The Wallacedene Public Transport Interchange (PTI) in Cape Town comprises of a 10- lane taxi loading area and related facilities, including taxi operator offices and a small retail component. It is a simple architectural arrangement that provides coherent and well-defined spaces in an informal environment, and is an important step in the journey toward urban formalisation in the area. It was commissioned by the City of Cape Town as a formal upgrade to an increasingly important taxi node, which hitherto operated from a dusty field.
The PTI is unequivocally a ‘people place’: Pedestrians are given priority over vehicles through the provision of several clearly-defined and protected entry points and walkways. These link the obvious pedestrian movement patterns across the site, and are clearly distinct from the single vehicle entry/exit point. Several covered, shaded and open waiting areas with a variety of robust seating options are provided, and the sheltered loading bays are naturally lit, universally accessible and have comfortable seating.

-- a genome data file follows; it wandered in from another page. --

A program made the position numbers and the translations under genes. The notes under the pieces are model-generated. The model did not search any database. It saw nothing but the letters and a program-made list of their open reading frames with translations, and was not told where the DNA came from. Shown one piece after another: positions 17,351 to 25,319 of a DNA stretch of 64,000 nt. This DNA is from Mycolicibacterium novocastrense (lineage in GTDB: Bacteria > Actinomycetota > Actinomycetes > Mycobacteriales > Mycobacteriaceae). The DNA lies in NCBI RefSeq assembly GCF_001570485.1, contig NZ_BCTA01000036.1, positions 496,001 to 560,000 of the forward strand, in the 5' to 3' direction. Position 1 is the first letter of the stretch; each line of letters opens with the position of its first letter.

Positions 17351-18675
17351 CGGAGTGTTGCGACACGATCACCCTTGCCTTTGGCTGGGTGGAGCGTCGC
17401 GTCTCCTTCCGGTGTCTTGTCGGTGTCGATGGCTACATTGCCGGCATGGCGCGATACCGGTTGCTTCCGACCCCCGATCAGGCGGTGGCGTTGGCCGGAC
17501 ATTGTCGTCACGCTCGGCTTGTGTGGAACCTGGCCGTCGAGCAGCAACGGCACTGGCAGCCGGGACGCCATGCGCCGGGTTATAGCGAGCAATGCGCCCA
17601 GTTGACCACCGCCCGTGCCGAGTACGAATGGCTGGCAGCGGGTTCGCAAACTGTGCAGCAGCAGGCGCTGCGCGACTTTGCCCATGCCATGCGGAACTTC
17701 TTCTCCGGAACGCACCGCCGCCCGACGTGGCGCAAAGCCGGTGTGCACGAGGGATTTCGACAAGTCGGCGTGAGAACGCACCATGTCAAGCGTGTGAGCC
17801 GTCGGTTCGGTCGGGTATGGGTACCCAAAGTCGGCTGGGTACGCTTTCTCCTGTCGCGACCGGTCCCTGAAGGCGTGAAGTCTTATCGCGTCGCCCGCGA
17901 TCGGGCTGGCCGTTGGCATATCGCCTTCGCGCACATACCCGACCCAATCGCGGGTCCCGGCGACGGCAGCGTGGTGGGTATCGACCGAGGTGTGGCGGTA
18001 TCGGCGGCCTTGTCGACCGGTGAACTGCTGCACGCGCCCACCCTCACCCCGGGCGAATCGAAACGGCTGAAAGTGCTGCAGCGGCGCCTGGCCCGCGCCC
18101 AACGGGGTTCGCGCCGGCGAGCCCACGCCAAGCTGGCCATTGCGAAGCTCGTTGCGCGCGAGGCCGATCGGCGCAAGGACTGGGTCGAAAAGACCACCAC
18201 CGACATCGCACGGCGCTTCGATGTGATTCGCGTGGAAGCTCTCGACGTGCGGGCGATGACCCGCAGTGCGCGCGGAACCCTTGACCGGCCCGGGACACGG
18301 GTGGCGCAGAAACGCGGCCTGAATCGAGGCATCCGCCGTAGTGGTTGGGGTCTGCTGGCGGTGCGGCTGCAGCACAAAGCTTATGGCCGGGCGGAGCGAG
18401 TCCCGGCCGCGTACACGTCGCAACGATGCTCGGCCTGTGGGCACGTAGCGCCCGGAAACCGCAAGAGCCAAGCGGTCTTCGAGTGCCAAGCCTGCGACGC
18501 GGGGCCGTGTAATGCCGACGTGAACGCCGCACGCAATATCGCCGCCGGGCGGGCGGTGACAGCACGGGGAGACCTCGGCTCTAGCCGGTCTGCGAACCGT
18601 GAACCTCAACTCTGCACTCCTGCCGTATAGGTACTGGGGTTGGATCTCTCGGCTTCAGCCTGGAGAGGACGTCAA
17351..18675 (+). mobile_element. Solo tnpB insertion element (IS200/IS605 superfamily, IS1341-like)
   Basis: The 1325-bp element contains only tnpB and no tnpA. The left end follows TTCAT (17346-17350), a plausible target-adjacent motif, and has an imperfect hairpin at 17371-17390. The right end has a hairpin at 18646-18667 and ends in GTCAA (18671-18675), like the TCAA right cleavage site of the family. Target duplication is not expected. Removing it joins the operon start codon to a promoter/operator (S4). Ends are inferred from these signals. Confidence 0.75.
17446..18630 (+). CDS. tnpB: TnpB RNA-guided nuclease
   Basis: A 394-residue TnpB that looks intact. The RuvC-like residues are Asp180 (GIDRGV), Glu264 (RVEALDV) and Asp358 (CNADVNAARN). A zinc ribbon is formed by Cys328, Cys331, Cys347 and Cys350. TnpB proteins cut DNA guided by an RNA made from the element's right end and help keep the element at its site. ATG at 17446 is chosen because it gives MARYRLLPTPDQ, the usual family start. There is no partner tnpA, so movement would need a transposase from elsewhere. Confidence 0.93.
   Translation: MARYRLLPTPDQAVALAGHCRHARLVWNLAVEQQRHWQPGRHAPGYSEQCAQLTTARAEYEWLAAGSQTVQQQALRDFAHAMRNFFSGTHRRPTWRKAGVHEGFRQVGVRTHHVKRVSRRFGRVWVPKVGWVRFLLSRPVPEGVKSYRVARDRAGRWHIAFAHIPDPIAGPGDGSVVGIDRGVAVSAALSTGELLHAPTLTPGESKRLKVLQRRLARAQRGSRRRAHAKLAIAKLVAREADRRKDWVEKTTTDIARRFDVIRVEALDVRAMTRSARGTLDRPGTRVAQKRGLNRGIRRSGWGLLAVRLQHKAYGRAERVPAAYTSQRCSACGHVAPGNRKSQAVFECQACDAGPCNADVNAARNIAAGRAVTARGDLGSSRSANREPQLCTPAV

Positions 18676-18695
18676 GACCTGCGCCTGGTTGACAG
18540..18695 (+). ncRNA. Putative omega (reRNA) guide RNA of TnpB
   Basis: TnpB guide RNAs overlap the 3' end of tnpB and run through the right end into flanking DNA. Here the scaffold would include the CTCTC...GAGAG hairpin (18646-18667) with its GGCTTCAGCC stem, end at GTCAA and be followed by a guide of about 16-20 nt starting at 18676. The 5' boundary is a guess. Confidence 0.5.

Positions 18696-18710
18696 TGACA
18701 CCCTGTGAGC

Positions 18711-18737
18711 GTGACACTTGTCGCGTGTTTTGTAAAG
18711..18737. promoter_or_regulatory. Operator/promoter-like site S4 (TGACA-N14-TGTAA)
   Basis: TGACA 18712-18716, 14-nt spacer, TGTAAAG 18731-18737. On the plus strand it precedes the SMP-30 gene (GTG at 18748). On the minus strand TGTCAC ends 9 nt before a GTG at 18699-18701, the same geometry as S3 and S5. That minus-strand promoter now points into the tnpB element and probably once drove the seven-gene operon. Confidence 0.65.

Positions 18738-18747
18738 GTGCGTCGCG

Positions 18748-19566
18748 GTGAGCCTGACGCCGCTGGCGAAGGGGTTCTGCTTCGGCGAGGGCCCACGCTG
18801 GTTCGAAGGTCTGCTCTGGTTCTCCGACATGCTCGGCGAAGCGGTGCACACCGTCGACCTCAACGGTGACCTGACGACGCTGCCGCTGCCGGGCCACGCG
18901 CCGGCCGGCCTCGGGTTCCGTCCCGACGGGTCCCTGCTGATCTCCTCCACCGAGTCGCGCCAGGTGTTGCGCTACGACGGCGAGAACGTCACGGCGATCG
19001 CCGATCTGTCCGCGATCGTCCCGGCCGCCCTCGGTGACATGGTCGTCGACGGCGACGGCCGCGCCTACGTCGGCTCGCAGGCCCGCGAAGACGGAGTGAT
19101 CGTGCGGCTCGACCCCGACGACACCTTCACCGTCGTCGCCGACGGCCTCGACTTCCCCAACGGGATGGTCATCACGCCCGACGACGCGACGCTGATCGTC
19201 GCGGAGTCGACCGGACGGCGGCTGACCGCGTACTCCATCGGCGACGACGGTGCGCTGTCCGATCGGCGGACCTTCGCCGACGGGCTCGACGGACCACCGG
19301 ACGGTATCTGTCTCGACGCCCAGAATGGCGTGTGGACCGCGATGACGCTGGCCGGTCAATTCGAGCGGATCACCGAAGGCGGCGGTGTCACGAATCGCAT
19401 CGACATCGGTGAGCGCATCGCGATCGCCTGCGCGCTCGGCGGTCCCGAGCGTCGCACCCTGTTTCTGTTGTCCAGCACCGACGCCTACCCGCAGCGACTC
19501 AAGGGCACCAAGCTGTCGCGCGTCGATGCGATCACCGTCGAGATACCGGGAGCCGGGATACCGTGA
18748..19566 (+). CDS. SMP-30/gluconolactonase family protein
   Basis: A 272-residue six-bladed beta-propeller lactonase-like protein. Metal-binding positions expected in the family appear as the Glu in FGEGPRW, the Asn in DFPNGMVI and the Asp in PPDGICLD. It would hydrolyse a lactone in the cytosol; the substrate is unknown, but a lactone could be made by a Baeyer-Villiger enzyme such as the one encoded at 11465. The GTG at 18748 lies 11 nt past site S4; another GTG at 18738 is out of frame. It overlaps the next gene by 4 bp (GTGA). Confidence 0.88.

The facility incorporates several substantial environmental sustainability interventions. For example, a 20KVA photovoltaic array with battery backup is installed to meet winter requirements, and generates a summertime surplus of electricity. The roof area is used to harvest rainwater for storage in a 12Kl underground tank and pump system for taxi washing, which reduces washbay potable water consumption and related sewer discharge by approximately 80%. The locally-sourced facebrick and exposed concrete (with cement substitution) are high-quality and low maintenance finishes. A large waste management facility has been provided, which enables onsite recycling sorting.
The first ‘green’ transport facility in South Africa that generates its own electricity, enabling it to operate off the electricity grid. Furthermore all the water used at this facility, besides drinking water, is provided for through rooftop rainwater harvesting and recycling.